Going through a divorce is a difficult process.
This process can be complicated by various factors including:
- Emotional and Financial strain
- Legal aspects of Finalizing Separation
- Parenting Arrangements
- Property Arrangements
What are the requirements when applying for a divorce?
Generally, there are only two (2) requirements:
1. Connection to Australia
One or both of the parties of the marriage must have a connection to Australia. This can be satisfied if they are an Australian citizen, an ordinary resident of Australia, or they have been a residing in Australia for 1 year prior to the date of filing for a divorce.
2. More than 12 months of separation and living apart
The parties to the marriage must have been separated and lived apart for 12 months prior to applying for a divorce. In some circumstances, the parties may be separated but living under the same roof due to financial difficulties or to care for the children of the marriage.
What if you’ve been living under the same roof, but are separated?
If the parties have been living under the same roof, proof of separation may still be possible. This will require parties to show:
- that they have lived separate lives;
- this type of proof may include:
- Separate sleeping arrangement
- Separation of financial arrangements
- Notification to friends and family of separation
There is also is an additional requirement when the parties have been married for less than 2 years.
What are the requirements if I have a short marriage (of less than two years)?
In addition to satisfying the two previous requirements, divorcing parties also must attend counselling and obtain a signed counselling certificate to accompany their application for divorce.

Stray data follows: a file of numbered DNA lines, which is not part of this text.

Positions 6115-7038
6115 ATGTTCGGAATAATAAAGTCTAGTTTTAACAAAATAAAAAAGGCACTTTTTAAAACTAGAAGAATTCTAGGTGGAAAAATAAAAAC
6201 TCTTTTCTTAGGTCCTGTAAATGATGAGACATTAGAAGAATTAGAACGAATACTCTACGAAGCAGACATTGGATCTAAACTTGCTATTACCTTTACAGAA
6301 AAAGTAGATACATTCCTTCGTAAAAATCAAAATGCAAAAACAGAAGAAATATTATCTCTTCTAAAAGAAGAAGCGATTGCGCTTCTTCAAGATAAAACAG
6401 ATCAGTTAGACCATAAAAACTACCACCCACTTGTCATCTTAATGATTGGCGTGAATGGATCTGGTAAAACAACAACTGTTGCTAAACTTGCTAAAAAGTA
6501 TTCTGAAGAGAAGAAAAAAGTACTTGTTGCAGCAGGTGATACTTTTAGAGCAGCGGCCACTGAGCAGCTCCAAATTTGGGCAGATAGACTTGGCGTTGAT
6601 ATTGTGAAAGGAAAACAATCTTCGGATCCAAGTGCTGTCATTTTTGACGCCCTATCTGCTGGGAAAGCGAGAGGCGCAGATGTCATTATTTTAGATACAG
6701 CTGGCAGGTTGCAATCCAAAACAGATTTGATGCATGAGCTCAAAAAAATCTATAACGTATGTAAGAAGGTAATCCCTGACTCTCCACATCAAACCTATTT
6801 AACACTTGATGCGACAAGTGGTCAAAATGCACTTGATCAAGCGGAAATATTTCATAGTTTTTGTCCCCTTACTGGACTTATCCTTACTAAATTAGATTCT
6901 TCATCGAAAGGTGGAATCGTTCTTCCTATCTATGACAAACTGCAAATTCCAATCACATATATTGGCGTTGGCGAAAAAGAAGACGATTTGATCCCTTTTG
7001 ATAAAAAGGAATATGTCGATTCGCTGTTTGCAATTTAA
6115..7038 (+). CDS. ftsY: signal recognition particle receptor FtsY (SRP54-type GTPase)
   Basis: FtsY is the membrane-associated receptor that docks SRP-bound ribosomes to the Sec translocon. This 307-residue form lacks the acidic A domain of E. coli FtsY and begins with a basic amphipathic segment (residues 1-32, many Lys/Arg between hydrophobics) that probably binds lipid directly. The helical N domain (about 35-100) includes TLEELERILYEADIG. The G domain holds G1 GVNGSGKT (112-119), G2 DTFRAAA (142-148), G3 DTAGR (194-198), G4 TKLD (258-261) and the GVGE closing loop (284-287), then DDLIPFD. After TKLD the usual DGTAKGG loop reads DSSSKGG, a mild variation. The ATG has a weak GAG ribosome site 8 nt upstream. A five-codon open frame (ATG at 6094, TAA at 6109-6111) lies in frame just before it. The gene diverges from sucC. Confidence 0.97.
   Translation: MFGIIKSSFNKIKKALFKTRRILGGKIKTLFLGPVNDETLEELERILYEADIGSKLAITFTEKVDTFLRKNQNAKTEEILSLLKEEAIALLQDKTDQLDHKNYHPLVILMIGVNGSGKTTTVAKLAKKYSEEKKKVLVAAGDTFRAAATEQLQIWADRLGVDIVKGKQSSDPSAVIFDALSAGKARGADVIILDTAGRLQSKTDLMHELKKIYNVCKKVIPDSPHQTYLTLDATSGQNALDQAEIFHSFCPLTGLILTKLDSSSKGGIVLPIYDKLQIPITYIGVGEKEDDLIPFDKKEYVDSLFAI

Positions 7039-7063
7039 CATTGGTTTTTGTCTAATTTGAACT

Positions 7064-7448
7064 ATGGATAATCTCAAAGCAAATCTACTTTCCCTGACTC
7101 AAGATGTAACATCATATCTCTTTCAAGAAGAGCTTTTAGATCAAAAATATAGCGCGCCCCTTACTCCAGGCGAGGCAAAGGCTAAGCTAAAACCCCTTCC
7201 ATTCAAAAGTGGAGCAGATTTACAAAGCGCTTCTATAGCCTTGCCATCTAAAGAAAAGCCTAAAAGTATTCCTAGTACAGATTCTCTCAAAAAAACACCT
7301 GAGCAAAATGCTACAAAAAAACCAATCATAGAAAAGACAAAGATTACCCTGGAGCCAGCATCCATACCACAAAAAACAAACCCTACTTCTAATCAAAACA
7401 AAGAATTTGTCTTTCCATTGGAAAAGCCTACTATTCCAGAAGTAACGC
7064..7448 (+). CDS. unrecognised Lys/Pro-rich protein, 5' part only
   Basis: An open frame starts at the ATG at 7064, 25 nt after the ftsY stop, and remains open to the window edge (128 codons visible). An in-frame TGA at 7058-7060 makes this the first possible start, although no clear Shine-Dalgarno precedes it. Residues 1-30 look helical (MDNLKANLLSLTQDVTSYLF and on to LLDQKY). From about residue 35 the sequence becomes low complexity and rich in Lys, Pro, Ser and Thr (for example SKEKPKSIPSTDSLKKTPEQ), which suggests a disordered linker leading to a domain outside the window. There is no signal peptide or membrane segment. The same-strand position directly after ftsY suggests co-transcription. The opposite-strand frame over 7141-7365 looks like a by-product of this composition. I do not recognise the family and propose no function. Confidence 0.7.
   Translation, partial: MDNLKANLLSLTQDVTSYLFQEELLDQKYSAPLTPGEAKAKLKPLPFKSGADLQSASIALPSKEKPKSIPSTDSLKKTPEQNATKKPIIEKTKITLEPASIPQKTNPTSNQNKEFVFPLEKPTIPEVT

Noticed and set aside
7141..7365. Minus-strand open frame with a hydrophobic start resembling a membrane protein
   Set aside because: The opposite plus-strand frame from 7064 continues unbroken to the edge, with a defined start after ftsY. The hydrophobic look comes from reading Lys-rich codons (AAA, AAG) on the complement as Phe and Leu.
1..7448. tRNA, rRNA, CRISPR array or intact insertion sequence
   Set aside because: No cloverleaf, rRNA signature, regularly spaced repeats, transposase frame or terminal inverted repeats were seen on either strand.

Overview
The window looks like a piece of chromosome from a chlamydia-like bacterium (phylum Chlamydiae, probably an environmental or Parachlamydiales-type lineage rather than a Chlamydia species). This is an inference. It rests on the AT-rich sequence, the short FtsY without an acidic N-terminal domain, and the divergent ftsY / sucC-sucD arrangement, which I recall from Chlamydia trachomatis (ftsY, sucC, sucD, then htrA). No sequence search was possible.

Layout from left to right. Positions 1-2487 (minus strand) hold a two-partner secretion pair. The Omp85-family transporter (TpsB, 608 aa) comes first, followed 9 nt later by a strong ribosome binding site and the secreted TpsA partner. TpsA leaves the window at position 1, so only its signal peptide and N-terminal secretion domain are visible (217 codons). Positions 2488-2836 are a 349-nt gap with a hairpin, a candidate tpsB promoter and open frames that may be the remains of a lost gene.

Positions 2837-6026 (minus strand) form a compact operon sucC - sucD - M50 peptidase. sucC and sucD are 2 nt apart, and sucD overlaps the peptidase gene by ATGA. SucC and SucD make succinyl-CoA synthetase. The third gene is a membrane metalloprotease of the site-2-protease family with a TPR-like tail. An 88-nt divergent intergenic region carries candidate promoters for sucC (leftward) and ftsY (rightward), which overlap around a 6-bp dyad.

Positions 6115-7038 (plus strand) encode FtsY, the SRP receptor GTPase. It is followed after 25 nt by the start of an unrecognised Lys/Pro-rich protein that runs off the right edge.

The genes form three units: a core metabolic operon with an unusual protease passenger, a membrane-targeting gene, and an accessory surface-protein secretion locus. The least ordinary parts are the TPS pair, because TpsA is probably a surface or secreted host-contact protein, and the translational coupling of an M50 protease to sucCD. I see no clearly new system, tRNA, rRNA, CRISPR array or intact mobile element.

The counselling certificate must state that the parties have considered the possibility of reconciliation with the assistance of a family counsellor, an individual or organization nominated as a family consultant, or a person nominated by an officer of the court.
Why is there a counselling requirement for couples with a short marriage?
The counselling requirement aims to preserve and protect the institution of marriage.
It hopes to provide a space to explore the potential for reconciliation or the improvement of the parties’ relationship to each other and their children.
Ultimately, the Court wants to be satisfied prior to granting any divorce that there is no possibility of the parties reconciling their relationship.
Despite this, there are some exceptions to the counselling requirement.
What are the exceptions to the counselling requirement?
Some special circumstances may include:
- Current protection order
- History of domestic violence
- Inability to locate a party of the marriage.
Additionally, special circumstances may exist where one party refuses to attend counselling.
CASE STUDY 1 – Marriage of Nuell 
The wife was allowed to file an application for divorce without a counselling certificate because she had attended counselling by herself (and confirmed that she did not want to reconcile) and the husband simply did not respond to the counsellor’s request for him to attend.
A mere refusal to attend may not be sufficient to establish special circumstances.
CASE STUDY 2 – Marriage of Philippe 
The wife made an application for divorce citing special circumstances because the husband had a new partner and told the wife he was not prepared to consider a reconciliation. The Court did not find that any special circumstances existed (distinguishing the wife’s application from that in Nuell) because the parties had not in fact considered reconciliation.
What if special circumstances apply?
If special circumstances are present in a marriage less than 2 years, the party making the application for divorce must file an affidavit indicating why counselling has not occurred and the details of any special circumstances that may be applicable.
Have you had a short marriage and have questions?
If you or your spouse wishes to apply for a divorce, it is important that you seek legal advice prior to doing so. It is also important to find out whether any limitation periods for family law property settlements apply in relation to your circumstances.
For more information on the divorce application process in general, you can find more information here.
 See Family Law Act 1975 (Cth) s 39(3).
 See Family Law Act 1975 (Cth) s 49(2).
 Family Law Act 1975 (Cth) S 44(1B).
 See Family Law Act 1975 (Cth) s 43(1)(a), (d).
 (1976) 9 ALR 533.
 (177) 20 ALR 381.